I recount all this because, while it’s hard to predict or plan out your career or your life, when you look back, you can often see how one experience led to another, and how those experiences shape your views.
When I was working on distressed debt sales by the governments of Thailand and Korea during the Asian financial crisis, I never would have guessed that ten years later I would oversee the Troubled Asset Relief Program, the key U.S. response to the 2008 global financial crisis.
When I was helping to standardize the swaps market through the writing of the first master agreements in the late 1980s, I never would have guessed that twenty five years later I would have the responsibility to lead the efforts of the United States to bring much greater transparency and cross-border harmonization to the swaps market.
And similarly, when I was meeting just down the road at the offices of SGX to prepare them for an initial public offering, I never would have guessed that, fifteen years later, I would be back here to meet with SGX as chairman of the CFTC.
But I have drawn on these experiences in this job and at Treasury, when I was helping the United States recover from the worst financial crisis we have experienced since the Great Depression.
Learning from the Past Crises
Looking back not only reminds us of how we got here; the perspective can inform our way forward. That is true for nations as well as individuals. It is particularly relevant when we think about the next steps in financial regulatory reform.
Looking back teaches us more than a little humility. When the Asian financial crisis occurred, many in the West were quick to point out why the West would not catch what was sometimes referred to as the “Asian flu.” Some people said our markets and financial regulatory system were more mature, more transparent, and better supervised. They said that all of those things made us more resilient to shocks. Well, not resilient enough. Those things didn’t mean we wouldn’t have our own crisis. They didn’t inoculate us from the dangers that can occur when risks are not properly understood, when authorities believe markets are fully self-policing.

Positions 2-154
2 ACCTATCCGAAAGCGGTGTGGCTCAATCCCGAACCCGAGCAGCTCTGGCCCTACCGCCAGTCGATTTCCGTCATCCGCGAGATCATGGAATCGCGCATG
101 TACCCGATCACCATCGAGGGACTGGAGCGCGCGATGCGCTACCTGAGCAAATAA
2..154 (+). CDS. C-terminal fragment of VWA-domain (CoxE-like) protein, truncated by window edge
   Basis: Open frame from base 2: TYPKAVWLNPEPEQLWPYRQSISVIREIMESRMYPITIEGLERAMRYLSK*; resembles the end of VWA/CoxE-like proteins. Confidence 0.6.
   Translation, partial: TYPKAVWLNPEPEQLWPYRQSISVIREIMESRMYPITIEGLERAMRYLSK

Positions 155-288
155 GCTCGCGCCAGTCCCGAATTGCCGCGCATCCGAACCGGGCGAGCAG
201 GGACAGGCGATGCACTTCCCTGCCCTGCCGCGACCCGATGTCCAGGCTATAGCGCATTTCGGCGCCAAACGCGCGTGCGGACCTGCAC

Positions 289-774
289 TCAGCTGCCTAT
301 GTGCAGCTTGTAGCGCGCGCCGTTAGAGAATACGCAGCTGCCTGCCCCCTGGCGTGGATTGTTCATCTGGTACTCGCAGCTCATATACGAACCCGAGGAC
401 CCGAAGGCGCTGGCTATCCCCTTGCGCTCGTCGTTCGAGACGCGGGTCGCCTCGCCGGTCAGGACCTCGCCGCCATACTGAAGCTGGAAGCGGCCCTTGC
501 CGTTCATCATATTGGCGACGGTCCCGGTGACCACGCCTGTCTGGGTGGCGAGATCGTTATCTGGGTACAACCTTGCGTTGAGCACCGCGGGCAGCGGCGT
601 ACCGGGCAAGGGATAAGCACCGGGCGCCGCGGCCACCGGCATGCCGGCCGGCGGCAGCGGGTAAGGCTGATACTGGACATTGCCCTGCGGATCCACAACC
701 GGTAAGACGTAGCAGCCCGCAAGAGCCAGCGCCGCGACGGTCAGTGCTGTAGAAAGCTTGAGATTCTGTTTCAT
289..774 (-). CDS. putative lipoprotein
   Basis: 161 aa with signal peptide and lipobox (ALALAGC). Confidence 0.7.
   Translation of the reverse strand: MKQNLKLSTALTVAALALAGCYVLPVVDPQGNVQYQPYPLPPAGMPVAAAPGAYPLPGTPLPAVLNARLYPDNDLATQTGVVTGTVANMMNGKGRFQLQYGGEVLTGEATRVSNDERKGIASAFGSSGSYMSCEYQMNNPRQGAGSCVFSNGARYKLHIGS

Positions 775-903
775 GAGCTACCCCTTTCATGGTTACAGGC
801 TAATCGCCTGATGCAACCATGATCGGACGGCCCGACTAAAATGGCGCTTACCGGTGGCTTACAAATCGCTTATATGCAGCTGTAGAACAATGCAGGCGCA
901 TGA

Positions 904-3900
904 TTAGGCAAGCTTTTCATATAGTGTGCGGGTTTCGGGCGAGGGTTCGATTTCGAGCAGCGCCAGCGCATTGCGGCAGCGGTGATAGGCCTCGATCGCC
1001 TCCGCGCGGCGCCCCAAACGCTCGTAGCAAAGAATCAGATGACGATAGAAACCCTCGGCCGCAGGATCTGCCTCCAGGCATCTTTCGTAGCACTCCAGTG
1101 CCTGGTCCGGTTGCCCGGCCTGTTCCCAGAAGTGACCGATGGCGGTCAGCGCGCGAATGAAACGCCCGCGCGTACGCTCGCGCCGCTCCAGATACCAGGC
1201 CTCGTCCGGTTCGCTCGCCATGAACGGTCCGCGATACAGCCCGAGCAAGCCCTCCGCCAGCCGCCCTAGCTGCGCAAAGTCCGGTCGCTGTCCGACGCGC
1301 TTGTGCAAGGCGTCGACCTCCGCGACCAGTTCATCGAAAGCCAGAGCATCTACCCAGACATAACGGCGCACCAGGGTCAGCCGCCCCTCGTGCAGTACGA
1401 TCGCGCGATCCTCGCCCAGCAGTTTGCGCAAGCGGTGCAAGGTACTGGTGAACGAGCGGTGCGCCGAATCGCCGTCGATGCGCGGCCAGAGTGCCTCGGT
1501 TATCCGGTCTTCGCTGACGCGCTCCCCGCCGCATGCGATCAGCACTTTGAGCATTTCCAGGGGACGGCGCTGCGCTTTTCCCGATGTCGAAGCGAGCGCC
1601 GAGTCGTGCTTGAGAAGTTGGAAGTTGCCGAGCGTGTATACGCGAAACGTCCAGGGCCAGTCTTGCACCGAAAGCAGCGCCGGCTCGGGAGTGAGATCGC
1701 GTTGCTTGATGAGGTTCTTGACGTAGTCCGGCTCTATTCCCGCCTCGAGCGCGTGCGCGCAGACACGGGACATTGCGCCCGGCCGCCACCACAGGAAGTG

By the same token, recall some of the things that were said after Asia had recovered from its crisis, and in the years before the financial crisis, about “decoupling”. People began to suggest that the Asian economies had “decoupled” from the economies of the West. No longer were they dependent on what happened in the West. Slow growth or even more serious problems in the West would not affect the dynamic growth in Asia.
Well, that didn’t prove true either. The Asian economies did not escape the collateral damage of the 2008 financial crisis. And that should not surprise us, given the severity of the shocks. In the United States, we lost eight million jobs and millions lost their homes in foreclosure. Our economy was in free-fall. And with markets so interconnected, the shock waves reverberated worldwide.
Looking back on these crises is helpful as we think about the way forward when it comes to financial regulatory reform today.
The Asian financial crisis and the global financial crisis illustrate the speed with which capital can move, and the speed with which markets can fall, when problems hit. And these crises remind us that the economies of the United States and Asia are strongly intertwined. What we do affects you. What happens here affects us. We are all in this together.
The Importance of Asia’s Role in Financial Regulatory Reform
Simply put, that is why I am here. I am here because Singapore and other countries in Asia are critically important in building a new global regulatory framework for derivatives. Our effort to build that framework can only fully succeed if we act together.
Building this new regulatory framework is important for Asia because well-developed derivatives markets can propel growth in the real economy.